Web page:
Just how old are fairy tales?

When we were running through our alphabet journey, we looked at the importance of storytelling and how the idea of it is as old as mankind. ¬†Until now, we weren’t sure just how old some of our well known and loved fairy tales might be, but some fascinating research has uncovered evidence that shows they could be as much as 5,000 or more years old. ¬†Some of them even pre-date modern languages, having been told in a now extinct Indo-European language.

Aye-Aye

Read more about it in this BBC news article here: Fairy tale origins thousands of years old, researchers say

Share your thoughts about this fascinating discovery, which just goes to prove how intrinsic our need to tell stories really is…

 

3 Comments

  1. I love telling and reading fairy tales, both with children in the class and with my grandchildren. We all know the classics. I remember one of my children wanting me to read Red Riding Hood every night for weeks and weeks. In this modern world in which we live, we sometimes forget about the simple pleasures in life – the look of rapture on a child’s face when they are told a fairy tale. Thanks for reminding us of the pleasures and origins of fairy tales.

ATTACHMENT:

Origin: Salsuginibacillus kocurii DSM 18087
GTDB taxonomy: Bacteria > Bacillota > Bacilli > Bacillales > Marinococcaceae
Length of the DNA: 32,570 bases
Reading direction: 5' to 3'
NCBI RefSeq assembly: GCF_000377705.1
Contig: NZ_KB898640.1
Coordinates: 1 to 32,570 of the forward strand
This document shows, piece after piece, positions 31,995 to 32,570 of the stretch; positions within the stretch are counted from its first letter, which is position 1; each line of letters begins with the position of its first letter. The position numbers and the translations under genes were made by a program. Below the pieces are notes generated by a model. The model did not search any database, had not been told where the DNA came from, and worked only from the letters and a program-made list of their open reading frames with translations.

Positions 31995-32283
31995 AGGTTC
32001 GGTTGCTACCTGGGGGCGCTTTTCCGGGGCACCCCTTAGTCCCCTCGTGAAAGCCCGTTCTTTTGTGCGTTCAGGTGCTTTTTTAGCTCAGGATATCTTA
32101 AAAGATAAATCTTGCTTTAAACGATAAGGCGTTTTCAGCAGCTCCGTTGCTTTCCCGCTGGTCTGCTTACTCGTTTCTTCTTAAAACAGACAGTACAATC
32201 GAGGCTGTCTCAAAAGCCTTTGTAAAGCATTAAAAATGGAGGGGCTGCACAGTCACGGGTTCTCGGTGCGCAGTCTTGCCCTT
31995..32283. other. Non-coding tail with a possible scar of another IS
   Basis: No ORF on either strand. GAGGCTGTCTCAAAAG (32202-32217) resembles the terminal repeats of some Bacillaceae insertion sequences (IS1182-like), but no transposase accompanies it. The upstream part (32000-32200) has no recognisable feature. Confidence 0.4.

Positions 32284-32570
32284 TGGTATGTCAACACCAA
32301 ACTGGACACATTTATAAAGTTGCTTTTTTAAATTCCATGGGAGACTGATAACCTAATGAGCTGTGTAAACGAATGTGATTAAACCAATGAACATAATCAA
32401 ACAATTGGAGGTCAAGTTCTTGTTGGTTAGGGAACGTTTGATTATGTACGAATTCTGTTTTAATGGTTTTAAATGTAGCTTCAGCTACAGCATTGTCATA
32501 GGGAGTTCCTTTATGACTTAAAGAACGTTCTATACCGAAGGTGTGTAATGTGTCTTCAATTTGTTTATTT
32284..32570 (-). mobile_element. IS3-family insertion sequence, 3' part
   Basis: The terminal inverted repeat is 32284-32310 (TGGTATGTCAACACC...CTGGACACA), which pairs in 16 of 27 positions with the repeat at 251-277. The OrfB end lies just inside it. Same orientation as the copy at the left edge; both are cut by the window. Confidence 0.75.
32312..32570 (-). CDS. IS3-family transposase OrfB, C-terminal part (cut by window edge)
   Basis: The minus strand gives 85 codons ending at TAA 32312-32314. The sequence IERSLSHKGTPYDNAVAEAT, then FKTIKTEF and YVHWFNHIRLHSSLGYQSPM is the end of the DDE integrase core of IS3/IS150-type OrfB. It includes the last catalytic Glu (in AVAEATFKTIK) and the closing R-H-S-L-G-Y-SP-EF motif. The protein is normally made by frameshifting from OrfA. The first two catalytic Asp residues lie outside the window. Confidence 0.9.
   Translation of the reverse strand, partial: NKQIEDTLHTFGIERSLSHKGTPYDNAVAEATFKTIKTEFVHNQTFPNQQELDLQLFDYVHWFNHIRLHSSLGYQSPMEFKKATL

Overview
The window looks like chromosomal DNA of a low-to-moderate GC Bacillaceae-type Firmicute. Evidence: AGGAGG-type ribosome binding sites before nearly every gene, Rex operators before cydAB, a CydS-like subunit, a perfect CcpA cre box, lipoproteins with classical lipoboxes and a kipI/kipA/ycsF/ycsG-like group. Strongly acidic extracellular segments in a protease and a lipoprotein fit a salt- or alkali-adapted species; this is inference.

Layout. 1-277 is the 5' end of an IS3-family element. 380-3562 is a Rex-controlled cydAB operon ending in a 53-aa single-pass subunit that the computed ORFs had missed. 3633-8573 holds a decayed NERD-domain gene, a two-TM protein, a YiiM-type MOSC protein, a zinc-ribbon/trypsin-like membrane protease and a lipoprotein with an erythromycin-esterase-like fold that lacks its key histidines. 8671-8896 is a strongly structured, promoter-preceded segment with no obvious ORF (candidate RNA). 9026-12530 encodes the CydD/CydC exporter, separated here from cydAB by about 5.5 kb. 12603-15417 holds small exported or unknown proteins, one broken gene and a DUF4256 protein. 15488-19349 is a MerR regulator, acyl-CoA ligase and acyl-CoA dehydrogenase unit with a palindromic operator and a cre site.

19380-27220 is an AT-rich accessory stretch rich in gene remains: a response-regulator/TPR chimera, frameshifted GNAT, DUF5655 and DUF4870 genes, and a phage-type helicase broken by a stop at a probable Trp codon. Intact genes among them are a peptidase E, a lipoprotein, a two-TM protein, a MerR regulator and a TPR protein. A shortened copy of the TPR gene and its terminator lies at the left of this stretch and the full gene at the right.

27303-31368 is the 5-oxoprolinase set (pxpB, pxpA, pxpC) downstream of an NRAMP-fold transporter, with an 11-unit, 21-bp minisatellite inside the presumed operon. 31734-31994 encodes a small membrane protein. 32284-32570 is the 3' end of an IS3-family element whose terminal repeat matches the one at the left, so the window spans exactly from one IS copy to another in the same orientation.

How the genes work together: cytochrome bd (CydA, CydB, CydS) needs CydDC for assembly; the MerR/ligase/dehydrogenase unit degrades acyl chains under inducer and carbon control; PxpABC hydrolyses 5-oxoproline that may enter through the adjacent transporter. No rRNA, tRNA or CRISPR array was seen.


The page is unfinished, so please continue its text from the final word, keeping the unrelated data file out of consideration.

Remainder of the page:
• Yes, I think you are right – fables and fairy tales are often a child’s first experience of storytelling. They are wonderful at sparking the imagination – something we need to make an effort to hang onto when we are all grown up!

  2. I had a Grimm upbringing! I agree. I recently went to photograph Sir Arthur Conan Doyle’s statue and that reminded me of the hoaxes he was connected to – the Piltdown Man (Charles Dawson), yes – but what about the Cottingley Fairies:
    https://en.wikipedia.org/wiki/Cottingley_Fairies
    The trouble is that many thousands of adults wanted to believe in those fairies so much because of their upbringing on fairy tales that they fell for the hoax hook line and sinker.
    We wish that the world was not as real as it is. We hope that the Will-O’-the-Wisp really is a creature that lives in the marshes and that the noises heard on the cave ceilings on Cornish Tin Mines are not boulders being moved by the tide – but really The Tommyknockers!

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